The Stanley Parable

Eccentric, strange and utterly pointless. This is one of many ways I can describe this game and I mean it in the best way possible. The Stanley Parable is an “experimental narrative-driven first person game” originally developed and released in 2011 by Davey Wreden. Since then it was remastered in high-definition, story elements were added and was re-released in October of this year by Galactic Café (Davey Wreden and William Pugh).

You play as Stanley, a small and insignificant gear in a large corporate machine. Stanley’s life is meaningless and soul crushingly mundane. His only job is to sit in front of his computer and push the buttons the screen tells him to push. But then one day these orders abruptly stop coming in and so Stanley’s predicament begins. As he walks out of his small office he discovers that he is the only one in the building .The rest of his fellow staff members have mysteriously vanished. Where could they all have gone? Stanley sets out to find the answer to this question, his every move narrated by a well-spoken voice bent on speaking in a matter-of-fact tone.

What follows is the exploration of one the most entertainingly quirky stories I’ve come across in ages. There are various endings to discover, some satisfying, some frustrating and some just plain bizarre. It will take you a mere five minutes, even less, to complete one ending. But to gain a deeper understanding of The Stanley Parable (if there is anything to understand) you’ll need to complete as much endings as possible. This way you can experience the premise of this parable: choice. Everything in this game has to do with the choices you make and each one will affect the pace and overall outcome of the story. Sometimes the narrator will start narrating beyond the present moments and you will have the choice to comply or deny with his version of future events. Physically you don’t do much more in the game than walk around and experience the story. Sometimes you’ll be able to push a button or two but, mostly, to no end. The point of The Stanley Parable is that there is no point. There is only Stanley and he’s trapped in whatever twisted tale the narrator weaves. And that is all you’ll need to enjoy this game.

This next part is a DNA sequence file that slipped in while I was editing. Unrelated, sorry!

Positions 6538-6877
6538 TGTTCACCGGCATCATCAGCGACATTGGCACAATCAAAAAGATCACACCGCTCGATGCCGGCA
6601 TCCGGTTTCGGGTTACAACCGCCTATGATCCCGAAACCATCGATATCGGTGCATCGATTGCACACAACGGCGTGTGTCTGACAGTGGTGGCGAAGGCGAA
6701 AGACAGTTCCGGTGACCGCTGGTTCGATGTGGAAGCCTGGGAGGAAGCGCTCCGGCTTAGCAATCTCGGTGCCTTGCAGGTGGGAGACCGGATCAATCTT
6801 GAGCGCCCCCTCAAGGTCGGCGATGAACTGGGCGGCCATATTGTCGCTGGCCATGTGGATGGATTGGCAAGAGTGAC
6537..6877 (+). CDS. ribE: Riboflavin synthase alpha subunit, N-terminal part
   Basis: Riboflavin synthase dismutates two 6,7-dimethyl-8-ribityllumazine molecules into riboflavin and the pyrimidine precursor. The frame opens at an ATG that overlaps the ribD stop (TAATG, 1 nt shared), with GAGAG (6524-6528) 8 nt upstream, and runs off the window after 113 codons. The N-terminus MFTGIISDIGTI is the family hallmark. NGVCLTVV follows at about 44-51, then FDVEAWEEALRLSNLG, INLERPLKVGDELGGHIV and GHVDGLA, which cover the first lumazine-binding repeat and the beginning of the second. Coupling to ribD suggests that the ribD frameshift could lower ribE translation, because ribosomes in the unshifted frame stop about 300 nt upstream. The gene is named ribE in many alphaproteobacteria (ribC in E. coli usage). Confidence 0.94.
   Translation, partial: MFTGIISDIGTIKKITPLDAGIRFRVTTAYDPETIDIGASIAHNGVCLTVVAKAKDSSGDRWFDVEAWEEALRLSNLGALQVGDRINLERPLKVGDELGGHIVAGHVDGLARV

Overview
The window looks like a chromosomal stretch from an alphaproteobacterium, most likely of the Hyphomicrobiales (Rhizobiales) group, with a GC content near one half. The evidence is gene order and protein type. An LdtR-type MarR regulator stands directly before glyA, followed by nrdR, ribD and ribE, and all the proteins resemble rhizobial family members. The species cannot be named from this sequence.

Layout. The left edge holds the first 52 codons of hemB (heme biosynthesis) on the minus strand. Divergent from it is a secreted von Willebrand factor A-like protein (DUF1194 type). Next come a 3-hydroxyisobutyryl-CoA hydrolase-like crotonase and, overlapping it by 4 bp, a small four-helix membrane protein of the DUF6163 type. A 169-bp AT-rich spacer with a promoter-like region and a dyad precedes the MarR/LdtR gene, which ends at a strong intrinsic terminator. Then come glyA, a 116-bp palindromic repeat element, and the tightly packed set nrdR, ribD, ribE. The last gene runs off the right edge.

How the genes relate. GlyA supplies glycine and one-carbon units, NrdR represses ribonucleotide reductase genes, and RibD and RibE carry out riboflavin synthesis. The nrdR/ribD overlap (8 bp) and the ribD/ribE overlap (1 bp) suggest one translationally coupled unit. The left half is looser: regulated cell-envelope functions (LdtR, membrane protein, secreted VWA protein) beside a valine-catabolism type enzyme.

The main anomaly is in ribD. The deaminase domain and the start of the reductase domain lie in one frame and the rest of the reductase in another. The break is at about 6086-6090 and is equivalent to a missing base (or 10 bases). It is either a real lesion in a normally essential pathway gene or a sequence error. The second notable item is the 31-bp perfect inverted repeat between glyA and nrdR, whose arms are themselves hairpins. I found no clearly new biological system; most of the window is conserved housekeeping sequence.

The Stanley Parable is a refreshing breath of fresh air in a gaming market that sometimes seems if it’s running out of ideas. Its light-hearted atmosphere and dry humour will instantaneously lighten your mood and put a smile on your face. The Stanley Parable, and game like it, definitely deserves a chance. But in the end… the choice is yours.

Verdict: Gone Home and The Stanley Parable firmly stand their ground as interactive stories but from a gaming perspective they still need some attention. How many gamers will venture into this foreign part of the gaming jungle when there isn’t much of a game to be played? These two titles are at the forefront of their genre, but it is a genre still in its infancy. Do you think there is a bright future for titles such as these?

Wiehahn Diederichs